Australian software testing provider Revolution IT is hoping to turn 10,000 local software professionals into a pool of software testers-for-hire.
Just as sites like 99designs have popularised a model where freelance graphic designers compete for work at basement prices, Revolution IT is adopting a similar approach.
The CRN Fast50 entrant plans to invite thousands of local software testers and professionals to sign up for what it says is Australian's first managed onshore crowd testing service.
By combining these people with a talent pool of 100,000 via overseas crowdsourcing partners, Revolution IT hopes to become the "biggest testing organisation" in the world, in the words of Revolution IT director Hamish Leighton.
"This puts us on a globe scale, bigger than any other of the outsourcers. The pool of talent we can reach now is phenomenal."
The sheer number of testers, as well as the price and speed, are key selling points.
Leighton claims that projects that might take six months and cost up to $70,000 could be reduced to five to ten days at a maximum cost of $10,000.
Testing can potentially be done across multiple operating systems and many devices without building software testing labs.
Revolution IT has partnered with four crowdsourcing providers - 99tests, Bugfinders, Testbirds and Passbrains - customers of which, according to a presentation from Revolution IT, include the likes of Microsoft, Google and eBay as users. Locally, Allianz and ANZ are among those that have used crowdtesting.
"We're seeing people using it for SAP and CRM… ServiceNow rollouts," said Leighton, who added that he has seen the approach used on projects costing more than $10 million.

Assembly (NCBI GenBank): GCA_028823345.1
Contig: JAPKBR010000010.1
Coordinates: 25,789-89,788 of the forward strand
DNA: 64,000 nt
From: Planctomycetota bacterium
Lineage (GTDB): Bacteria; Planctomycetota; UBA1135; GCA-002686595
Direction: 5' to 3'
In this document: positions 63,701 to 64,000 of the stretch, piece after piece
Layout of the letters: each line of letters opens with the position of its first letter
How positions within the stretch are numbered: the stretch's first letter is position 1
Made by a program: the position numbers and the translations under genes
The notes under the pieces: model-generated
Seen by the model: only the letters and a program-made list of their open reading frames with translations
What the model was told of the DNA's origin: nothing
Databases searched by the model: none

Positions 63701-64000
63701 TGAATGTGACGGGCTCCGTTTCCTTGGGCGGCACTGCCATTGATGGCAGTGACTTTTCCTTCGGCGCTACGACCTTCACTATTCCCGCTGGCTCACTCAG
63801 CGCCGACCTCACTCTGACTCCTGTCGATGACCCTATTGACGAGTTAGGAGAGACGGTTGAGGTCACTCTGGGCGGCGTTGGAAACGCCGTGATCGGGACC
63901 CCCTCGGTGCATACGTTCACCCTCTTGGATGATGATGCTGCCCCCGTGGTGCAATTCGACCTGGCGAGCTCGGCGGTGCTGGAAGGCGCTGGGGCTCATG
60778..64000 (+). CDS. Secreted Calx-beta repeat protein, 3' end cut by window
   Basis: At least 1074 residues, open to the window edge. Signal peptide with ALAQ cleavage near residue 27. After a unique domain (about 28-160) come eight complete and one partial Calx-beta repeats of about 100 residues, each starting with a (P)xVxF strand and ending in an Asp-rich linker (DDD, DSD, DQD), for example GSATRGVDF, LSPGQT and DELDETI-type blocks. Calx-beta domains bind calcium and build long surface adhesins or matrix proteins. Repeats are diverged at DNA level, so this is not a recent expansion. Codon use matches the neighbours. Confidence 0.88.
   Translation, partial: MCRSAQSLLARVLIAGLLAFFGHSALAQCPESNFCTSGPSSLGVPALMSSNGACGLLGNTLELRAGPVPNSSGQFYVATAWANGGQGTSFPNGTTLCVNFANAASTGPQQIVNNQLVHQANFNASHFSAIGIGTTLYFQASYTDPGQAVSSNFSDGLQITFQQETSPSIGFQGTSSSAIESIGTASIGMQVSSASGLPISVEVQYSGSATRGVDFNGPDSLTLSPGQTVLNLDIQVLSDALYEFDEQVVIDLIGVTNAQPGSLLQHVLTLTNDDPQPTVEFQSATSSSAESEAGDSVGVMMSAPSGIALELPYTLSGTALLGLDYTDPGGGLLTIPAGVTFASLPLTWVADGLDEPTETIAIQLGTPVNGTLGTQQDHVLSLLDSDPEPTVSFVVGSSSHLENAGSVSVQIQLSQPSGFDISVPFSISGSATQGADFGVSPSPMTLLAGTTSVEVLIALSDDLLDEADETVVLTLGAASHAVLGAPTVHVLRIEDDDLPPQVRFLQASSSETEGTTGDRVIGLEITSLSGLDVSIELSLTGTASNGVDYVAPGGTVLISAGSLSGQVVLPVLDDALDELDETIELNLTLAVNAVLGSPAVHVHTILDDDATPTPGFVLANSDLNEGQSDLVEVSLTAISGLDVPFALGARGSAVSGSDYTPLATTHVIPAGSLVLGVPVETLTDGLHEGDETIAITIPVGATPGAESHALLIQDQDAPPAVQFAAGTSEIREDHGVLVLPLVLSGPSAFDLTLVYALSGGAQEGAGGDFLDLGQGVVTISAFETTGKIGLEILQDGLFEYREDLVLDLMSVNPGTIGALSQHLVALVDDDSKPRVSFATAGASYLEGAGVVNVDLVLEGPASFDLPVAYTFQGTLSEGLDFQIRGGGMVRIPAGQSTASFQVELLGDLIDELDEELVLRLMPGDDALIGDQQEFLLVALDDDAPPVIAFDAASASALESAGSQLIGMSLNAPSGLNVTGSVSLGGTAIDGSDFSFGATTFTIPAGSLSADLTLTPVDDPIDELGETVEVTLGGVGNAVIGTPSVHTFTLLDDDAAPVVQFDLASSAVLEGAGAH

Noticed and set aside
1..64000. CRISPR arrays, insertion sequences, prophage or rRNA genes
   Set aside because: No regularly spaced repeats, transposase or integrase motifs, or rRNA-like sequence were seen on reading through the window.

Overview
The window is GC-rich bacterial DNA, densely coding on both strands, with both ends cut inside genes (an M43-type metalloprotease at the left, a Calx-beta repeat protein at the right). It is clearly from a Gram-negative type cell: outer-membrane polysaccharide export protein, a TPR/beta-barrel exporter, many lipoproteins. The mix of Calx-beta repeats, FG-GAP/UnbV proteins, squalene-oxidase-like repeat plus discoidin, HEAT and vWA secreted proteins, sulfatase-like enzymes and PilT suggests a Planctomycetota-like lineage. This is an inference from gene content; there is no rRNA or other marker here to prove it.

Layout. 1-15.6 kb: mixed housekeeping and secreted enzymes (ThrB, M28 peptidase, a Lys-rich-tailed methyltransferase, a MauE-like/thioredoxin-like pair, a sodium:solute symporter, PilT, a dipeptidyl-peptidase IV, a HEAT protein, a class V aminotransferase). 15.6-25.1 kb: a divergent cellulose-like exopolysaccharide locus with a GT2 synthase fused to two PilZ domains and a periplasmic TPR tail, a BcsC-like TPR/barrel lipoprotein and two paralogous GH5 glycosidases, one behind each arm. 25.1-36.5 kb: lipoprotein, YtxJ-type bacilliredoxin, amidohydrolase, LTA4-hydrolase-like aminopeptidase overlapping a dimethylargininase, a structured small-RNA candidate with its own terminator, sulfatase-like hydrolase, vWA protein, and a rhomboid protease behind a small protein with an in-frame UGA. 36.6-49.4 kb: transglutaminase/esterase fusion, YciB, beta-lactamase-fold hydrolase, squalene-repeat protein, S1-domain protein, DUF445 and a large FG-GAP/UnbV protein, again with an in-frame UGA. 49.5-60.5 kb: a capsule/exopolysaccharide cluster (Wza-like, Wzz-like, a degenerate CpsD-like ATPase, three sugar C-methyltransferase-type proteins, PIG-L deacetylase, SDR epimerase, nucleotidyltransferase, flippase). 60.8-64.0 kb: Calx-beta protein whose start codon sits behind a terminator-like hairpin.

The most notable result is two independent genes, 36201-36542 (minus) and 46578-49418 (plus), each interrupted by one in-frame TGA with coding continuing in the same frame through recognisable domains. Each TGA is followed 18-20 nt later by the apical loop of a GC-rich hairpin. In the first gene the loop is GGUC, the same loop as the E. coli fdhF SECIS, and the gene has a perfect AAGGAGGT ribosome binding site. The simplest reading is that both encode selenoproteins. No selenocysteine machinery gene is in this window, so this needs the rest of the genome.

Revolution IT has no local crowdsourced customers of its own it can point to yet, but aims to convert the firm's customer base of more than 400 enterprises.
Revolution IT is banking on a "hybrid" approach, whereby it uses both the larger community and its own in-house testing teams.
"We see crowd testing as a complimentary service rather than as a replacement [for in-house testing]," said a Revolution IT spokesperson.
It will deliver a test plan which it will then get the crowd to execute. The company promises the data will be hosted locally and can setup a "verified" private crowd for customers like banks.
Testers can be asked to sign confidentiality agreements and police checks can be made on testers.
The 10-year old company also faces the task of building its local community of testers.
The plan is to approach 10,000 people on Revolution IT's contact list - including people who have either interviewed for jobs or applied for jobs in the past - to formally join its community of testers-for-hire.
Some point out that external software testers don't know a company's internal systems and can't understand the context for some problems they detect.
Security is another issue and Revolution IT cautions against jumping into crowdsourced testing for the first time with high-risk projects.
The sheer number of defects that testers pickup is also cited by some as a challenge for companies to deal with.
Still, Leighton points to other sectors that have adopted crowdsourcing, from architecture to graphic design. He predicts the same trend will sweep software testing.
"We see this as coming and we want to pioneer this in Australia," he said.